The yarn, Alpaca Silk by Blue Sky Alpacas, had been sitting in my stash for the longest time, just waiting for inspiration to strike. I would frequently pick it up and feel its luscious softness and admire the color that looked like liquid gold.
I have an entire bookshelf of stitch dictionaries, but my most favorite is a Japanese stitch dictionary I bought in LA's Little Tokyo, called Knitting Patterns Book 250. I cannot read any Japanese, but luckily for me every stitch pattern is charted very clearly. I came across a stitch pattern that contained everything I love about knitting: cables, lace, and garter stitch. I had never seen any other stitch pattern like it, and knew that it would be perfect for my cowl.
The process for charting this pattern was a lengthy one. While the Japanese chart was very clear, some of the symbols used were much different than what I was accustomed to. I began to draw the long chart by hand. Usually that isn't a problem, but this one was 48 rows long, and needed two pieces of graph paper.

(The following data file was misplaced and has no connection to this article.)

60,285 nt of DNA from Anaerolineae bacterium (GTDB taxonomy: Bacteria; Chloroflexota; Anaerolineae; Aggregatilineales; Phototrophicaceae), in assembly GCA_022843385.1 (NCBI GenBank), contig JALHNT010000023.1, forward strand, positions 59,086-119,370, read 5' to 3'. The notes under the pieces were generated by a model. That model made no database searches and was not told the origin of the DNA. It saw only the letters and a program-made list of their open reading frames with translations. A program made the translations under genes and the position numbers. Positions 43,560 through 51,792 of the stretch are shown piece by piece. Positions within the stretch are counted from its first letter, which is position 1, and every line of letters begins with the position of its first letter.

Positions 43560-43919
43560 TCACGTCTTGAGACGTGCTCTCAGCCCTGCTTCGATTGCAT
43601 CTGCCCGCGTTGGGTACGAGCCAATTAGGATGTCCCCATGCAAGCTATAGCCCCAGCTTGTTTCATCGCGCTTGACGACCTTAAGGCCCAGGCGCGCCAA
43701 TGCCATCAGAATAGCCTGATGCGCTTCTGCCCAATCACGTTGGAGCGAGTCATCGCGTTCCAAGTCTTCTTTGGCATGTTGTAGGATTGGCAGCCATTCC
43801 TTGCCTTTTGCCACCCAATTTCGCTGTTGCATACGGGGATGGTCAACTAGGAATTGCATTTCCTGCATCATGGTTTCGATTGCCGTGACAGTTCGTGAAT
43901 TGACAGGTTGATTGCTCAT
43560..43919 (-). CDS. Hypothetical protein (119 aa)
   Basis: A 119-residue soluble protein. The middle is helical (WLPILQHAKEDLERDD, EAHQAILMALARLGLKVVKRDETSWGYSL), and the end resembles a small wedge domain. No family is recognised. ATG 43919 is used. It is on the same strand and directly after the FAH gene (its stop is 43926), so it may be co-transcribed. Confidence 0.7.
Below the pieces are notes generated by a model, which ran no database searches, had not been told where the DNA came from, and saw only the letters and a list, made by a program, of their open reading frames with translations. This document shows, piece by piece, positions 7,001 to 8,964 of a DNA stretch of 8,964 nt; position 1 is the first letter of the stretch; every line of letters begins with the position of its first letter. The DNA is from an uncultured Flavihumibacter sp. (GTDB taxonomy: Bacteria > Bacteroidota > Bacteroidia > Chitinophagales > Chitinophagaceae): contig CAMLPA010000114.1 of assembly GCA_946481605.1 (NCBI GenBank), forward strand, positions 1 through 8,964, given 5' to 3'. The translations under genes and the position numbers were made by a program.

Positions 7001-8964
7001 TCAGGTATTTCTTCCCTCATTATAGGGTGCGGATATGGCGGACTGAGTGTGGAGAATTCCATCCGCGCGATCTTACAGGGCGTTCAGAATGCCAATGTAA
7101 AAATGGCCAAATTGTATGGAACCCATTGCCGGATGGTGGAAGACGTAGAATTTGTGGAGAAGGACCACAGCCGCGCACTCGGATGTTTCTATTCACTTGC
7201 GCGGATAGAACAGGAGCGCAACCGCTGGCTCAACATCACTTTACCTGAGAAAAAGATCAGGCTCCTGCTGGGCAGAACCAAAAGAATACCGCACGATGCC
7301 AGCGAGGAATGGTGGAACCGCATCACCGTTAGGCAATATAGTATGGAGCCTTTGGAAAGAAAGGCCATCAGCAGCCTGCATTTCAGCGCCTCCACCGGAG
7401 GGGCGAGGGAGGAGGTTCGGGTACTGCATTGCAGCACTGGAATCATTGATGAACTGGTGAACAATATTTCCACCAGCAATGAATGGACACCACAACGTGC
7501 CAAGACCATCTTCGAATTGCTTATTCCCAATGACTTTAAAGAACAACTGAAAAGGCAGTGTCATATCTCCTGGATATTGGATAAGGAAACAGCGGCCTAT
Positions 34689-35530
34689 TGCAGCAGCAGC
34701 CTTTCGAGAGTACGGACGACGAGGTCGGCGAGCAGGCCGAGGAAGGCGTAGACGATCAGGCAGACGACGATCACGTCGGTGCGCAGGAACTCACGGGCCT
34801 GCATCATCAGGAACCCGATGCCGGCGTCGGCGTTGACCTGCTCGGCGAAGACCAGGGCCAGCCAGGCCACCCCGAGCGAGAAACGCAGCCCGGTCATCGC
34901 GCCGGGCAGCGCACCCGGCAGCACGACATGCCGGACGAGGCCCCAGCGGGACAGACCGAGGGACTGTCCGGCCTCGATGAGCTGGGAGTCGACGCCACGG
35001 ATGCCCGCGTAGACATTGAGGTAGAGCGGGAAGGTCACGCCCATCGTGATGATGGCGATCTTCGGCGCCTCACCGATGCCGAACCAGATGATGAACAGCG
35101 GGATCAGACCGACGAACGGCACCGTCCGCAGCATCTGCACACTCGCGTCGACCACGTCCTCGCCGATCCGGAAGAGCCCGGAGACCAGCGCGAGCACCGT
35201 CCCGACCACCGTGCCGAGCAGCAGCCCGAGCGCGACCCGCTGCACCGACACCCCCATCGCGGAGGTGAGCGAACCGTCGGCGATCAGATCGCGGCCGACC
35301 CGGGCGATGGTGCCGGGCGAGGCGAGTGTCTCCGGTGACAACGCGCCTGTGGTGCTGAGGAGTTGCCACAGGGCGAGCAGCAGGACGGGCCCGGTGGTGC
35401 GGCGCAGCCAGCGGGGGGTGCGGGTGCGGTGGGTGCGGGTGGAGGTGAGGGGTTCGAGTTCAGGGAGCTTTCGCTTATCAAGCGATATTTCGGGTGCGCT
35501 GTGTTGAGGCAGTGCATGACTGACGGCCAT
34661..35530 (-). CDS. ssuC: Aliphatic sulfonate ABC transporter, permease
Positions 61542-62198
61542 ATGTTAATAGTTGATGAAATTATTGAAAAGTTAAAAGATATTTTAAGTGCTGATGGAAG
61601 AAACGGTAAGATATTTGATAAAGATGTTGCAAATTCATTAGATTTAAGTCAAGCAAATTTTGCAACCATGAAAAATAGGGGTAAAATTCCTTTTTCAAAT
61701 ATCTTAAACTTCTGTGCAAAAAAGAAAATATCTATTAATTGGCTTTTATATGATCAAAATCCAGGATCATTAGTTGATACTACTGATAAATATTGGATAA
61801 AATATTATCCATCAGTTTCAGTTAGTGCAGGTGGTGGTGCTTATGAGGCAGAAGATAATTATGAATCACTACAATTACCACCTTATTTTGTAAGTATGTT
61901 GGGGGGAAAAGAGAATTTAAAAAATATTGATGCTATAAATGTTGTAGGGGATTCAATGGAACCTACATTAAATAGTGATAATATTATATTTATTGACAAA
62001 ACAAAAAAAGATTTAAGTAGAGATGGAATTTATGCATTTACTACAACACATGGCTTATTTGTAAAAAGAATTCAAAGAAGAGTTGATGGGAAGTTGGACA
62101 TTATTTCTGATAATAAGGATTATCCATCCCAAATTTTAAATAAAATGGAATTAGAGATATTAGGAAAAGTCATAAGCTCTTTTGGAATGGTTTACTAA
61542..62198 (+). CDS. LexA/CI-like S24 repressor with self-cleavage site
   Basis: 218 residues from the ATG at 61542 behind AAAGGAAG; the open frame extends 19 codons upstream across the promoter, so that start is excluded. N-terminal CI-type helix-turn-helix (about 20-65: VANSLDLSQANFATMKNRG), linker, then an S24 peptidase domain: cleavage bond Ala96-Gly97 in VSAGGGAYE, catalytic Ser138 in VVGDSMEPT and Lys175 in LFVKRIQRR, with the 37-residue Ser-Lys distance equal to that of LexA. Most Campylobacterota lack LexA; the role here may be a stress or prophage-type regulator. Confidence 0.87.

I began knitting my cowl at my weekly knit night, and was asked all sorts of questions about it. The usual: What pattern are you using? What do you mean you designed it yourself? How can you read a Japanese knitting book? Etc, etc. I think the other knitters were amused to watch me work off this long and narrow chart that looked like a ticker tape on my lap. The next week I had made substantial progress, so I happily passed around my project to show off the lovely stitch pattern.
- The knitting isn't terribly difficult, as long as you can handle reading a chart.
- The stitch pattern looks quite impressive, especially to non-knitters.
- It doesn't take up much time or yarn, so you will be able to make a few for your most favorite people.
To celebrate her anniverary (or birthday?) I'm offering a 25% discount on the Joselyn Cowl until October 31st when you use coupon code anniversary during checkout.